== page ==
Huw Edwards cried. Bawled like a baby. Near as dammit screamed into the camera.
But his top button remained done up. What a pro.
We all thought old Huw was finally going full Peter Finch on us, though in reality he was simply trying (and failing horribly) to deliver the headline as calmly as he would any other.
“The UK’s economic output shrank for the third consecutive quarter according to figures released today… Flights have been grounded at Heathrow indefinitely following heavy snowfall… Two men have been charged with the fatal shooting of a pensioner.”
“A nuclear weapon has been launched at London, and the country’s missile defences have failed.”
Huw cried because he knew it was already too late for him.
How smug the anti-austerity protesters must have felt marching along Whitehall with their placards, shortly prior to their utter annihilation. If only the defence budget had been ring-fenced, they must have lamented.
Twitter exploded (altogether less literally than Westminster) and the diagram showing exactly which parts of the South East would be respectively incinerated, destroyed, and permanently poisoned with radiation did the rounds on Facebook.
I remember just sitting there in our living room, holding my sister’s hand – oh, the gravity of the situation! – and although our town was a hundred miles clear of the blast radius, there was still a sense that our respective demises had been expedited, that global geopolitics was going to descend into unadulterated, fatal carnage.
Which, of course, it did.
With hindsight, the culpable party was obvious, though unsubstantiated reports flew through every possible medium for weeks after the blast, just as the bombs simultaneously flew through global airspace. Every country from Russia to Cuba to North Korea to Madagascar came in for speculative blame of various degrees, until, in turn, they fell victim to strikes of their own (oh – our country wasn’t special, we were just the first). We know now that our enemies are as good as invincible, though it took years for our leaders to reach this conclusion.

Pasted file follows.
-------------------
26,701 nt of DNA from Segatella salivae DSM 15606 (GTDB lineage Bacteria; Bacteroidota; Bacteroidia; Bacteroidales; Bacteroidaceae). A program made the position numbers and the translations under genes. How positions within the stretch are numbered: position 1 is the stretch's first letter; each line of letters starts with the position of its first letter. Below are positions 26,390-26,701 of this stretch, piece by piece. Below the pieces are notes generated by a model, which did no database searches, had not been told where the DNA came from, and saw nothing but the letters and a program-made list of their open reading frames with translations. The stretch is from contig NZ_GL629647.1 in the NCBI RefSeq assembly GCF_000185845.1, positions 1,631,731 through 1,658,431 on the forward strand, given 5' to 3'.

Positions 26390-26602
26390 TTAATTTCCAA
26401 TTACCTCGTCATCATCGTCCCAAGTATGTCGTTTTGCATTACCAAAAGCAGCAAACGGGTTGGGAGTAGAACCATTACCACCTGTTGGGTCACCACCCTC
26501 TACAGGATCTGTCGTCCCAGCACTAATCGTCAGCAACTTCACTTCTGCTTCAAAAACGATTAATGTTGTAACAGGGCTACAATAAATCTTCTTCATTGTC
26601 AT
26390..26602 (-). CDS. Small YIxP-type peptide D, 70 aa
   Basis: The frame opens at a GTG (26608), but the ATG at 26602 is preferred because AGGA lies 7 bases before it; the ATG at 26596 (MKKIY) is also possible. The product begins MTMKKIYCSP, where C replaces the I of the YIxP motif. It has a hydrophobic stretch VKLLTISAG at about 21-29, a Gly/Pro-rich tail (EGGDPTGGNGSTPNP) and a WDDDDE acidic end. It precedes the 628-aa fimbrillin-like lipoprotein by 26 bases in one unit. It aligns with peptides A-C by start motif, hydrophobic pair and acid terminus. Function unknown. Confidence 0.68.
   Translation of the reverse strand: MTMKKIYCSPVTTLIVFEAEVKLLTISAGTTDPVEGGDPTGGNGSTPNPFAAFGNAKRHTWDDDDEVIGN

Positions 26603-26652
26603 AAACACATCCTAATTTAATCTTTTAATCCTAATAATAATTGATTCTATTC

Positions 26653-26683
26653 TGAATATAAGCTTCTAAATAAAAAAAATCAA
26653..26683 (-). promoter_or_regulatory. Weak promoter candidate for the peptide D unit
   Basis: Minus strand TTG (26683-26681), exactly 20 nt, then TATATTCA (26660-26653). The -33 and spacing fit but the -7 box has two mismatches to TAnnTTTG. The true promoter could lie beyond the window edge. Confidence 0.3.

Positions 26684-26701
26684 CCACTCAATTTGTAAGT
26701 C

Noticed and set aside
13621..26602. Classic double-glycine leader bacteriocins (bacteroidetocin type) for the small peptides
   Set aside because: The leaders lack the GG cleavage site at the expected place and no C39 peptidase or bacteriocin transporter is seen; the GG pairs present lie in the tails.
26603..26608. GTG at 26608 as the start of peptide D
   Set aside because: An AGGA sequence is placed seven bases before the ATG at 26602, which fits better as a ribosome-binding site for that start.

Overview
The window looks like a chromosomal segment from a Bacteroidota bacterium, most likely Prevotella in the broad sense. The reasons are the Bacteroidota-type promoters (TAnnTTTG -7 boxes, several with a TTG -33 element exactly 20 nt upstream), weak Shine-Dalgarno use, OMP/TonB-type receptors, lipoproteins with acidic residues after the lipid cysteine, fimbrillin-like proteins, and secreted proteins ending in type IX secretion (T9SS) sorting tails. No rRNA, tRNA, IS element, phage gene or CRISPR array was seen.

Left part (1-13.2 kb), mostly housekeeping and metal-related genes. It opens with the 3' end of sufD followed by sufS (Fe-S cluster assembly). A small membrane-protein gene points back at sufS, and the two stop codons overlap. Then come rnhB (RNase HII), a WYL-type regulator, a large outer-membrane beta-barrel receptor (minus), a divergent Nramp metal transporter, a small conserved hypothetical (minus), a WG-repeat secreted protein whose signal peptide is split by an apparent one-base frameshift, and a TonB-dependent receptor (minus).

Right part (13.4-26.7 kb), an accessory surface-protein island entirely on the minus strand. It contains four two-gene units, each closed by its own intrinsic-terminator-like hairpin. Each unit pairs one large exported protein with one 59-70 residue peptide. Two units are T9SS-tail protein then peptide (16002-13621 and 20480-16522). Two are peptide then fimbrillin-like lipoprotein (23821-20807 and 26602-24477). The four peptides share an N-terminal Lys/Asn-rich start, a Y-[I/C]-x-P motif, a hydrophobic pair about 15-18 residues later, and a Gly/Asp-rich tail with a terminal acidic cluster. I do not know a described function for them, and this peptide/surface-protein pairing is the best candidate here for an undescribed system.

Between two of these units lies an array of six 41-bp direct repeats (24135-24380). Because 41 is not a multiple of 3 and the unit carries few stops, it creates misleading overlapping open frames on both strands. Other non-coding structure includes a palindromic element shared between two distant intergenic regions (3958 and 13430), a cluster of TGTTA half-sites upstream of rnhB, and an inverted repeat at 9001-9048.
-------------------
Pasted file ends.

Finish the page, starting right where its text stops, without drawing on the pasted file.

In the meantime, the human race changed fundamentally. Long-termism vaporised along with the bones of those initial victims, and law tore like flesh on shrapnel. We even started to give credence to those perceptive sons of bitches that had been telling us for years that ‘the end is nigh’. People dropped dead from latent radiation poisoning. And the suicides – my God, the suicides were (and still are) relentless. And some people weren’t considerate in the way they did it. An entire family strung up from a bridge sours your day something rotten.
So poor Huw Edwards isn’t missing out on much. There have been no measures of economic output since the demise of fiat currency. Civilian air travel was grounded permanently the day the first bomb dropped. And murder is too common to be newsworthy nowadays.
Yet, in spite of all of this, I’ve heeded that fundamental instinct that tells me to survive.
And I’m still holding my sister’s hand.